$10K donated for case on H-2B visas

DONATION: The Guam Bankers Association donated $10,000 to the Guam Contractors Association to assist in the lawsuit against the federal government over the stalled processing of H-2B visas. From left: Byron Evaristo, BankPacific; Camilo Lorenzo, GCA board member; Ed Untalan, First Hawaiian Bank; Mark Cruz, GCA board member; Jessica Barrett, GCA board chairperson; Peter Errett, GCA board member; Peter Valdez, ANZ Bank; Grace Jacot, GCA board member; Bill Bernardo, GCA board member; and Phil Flores, CEO and chairman of BankPacific and representative of the Guam Bankers Association. David Castro/The Guam Daily Post

The Guam Bankers Association on Wednesday contributed $10,000 to assist the Guam Contractors Association its lawsuit against the federal government over the stalled processing of petitions for temporary foreign workers under the H-2B visa program that aren't related to military projects.

On Oct. 4, 2016, a group representing different construction companies and businesses from other industries filed a lawsuit against the U.S. Citizenship and Immigration Services and the Justice Department after a near-100% denial for skilled foreign workers under the H-2B visa program.

Greg S. Massey, the administrator of the Guam Department of Labor's Alien Labor Processing and Certification Division, gave an update to the GCA and GBA membership on the H-2B situation.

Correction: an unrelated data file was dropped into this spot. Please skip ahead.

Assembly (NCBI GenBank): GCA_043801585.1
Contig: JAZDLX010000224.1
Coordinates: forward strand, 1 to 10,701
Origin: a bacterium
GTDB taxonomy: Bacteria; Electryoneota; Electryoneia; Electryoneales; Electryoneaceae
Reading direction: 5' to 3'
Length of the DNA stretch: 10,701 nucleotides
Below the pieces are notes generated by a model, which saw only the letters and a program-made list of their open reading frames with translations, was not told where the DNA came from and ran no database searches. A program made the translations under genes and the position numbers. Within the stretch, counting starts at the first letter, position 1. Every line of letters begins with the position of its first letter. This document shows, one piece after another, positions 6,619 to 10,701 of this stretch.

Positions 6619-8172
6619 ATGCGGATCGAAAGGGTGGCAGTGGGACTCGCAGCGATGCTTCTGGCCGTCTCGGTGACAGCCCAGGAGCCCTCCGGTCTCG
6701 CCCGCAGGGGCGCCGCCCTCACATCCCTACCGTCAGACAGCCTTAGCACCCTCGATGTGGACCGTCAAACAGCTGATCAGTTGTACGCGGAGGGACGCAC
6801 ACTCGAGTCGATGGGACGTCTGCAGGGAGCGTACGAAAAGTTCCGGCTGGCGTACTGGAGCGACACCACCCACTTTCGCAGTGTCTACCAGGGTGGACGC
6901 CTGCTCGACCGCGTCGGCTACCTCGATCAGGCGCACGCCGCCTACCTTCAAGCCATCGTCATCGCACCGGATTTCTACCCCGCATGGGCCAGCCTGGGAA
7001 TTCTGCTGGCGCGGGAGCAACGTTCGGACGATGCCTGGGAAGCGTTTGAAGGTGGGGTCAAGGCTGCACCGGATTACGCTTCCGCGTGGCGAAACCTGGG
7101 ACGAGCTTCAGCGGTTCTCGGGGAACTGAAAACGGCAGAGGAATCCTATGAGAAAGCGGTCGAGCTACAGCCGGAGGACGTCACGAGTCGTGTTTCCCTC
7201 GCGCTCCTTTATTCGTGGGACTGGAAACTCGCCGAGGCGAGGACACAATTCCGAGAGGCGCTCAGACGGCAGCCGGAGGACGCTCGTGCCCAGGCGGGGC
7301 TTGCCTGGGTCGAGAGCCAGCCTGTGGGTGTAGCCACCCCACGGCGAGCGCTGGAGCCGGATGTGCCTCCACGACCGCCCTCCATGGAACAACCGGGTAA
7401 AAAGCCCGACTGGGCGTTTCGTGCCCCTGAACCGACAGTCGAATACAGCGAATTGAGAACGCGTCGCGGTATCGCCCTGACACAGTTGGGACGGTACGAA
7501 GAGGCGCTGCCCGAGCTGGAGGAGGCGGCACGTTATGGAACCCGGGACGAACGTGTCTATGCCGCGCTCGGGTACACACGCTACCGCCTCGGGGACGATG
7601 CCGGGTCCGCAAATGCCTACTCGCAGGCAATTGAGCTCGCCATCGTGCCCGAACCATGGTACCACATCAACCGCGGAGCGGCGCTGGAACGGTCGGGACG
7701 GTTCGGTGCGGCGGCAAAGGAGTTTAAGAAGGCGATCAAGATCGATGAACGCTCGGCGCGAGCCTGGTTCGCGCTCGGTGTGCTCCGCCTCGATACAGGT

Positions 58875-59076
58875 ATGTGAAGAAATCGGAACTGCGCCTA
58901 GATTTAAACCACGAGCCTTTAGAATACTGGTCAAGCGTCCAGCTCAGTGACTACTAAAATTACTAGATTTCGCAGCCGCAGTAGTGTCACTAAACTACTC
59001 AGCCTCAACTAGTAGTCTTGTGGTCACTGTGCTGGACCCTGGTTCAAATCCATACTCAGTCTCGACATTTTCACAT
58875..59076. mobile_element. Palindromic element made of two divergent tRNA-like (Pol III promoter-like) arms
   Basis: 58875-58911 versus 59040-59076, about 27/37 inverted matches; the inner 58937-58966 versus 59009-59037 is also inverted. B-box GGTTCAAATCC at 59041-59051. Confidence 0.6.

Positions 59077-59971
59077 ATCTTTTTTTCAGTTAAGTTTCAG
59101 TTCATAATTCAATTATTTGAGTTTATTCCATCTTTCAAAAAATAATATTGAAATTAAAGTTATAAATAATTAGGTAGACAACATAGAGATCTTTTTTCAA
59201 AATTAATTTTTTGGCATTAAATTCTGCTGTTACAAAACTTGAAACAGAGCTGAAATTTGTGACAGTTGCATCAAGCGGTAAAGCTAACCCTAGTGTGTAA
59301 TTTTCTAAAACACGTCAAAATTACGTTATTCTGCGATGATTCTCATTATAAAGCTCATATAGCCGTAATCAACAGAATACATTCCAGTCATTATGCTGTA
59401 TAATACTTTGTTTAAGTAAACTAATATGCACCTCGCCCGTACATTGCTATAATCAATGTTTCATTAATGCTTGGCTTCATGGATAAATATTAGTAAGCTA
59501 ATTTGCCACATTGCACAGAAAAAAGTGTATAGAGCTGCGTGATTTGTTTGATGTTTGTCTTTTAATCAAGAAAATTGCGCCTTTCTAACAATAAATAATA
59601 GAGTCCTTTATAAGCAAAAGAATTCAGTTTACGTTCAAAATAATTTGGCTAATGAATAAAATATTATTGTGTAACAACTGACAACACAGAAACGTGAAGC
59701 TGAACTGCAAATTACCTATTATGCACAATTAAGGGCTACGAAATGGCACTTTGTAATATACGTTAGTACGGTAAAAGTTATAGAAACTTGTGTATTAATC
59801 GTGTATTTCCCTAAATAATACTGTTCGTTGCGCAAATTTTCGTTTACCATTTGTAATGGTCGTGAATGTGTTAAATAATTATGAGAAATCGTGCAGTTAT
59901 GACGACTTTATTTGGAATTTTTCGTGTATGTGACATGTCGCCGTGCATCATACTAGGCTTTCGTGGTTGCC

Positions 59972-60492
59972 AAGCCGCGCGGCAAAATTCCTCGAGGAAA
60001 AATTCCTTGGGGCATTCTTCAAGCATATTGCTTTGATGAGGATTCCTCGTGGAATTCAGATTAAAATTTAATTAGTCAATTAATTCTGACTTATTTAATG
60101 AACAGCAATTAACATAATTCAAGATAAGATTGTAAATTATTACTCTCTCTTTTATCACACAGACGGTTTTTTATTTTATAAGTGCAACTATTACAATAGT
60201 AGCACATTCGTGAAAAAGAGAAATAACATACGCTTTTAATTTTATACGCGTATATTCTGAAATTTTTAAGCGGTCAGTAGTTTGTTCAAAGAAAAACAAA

Massey said that under the regular process for H-2B petitions, employers have had a zero percent approval rate.

However, for petitions that are connected to the military buildup, USCIS has given 100% approval, he said.

According to Massey, an employer must get a letter from the military, through the Joint Region Marianas, to qualify for a military buildup-related petition for H-2B workers, and then Alien Labor Processing and Certification Division follows up with a request letter to USCIS.

He said there are 1,176 workers on H-2B visas on the island. He added about 2,000 to 2,400 workers could be on the ground in the next 12 months.

Massey said the regular process, without getting an exemption for military buildup-related projects, has had a "chilling effect," because of the 100% denial rate.

In addition to filing a petition to hire H-2B workers under the military buildup, there is another path: the filing of a petition from one of the companies that qualifies as a member of the class in the ongoing lawsuit, and which cannot be denied using the same reason they were denied before, according to Massey. 

The USCIS denials have been based on a finding that employers failed to show the petition to hire is based on a temporary need.

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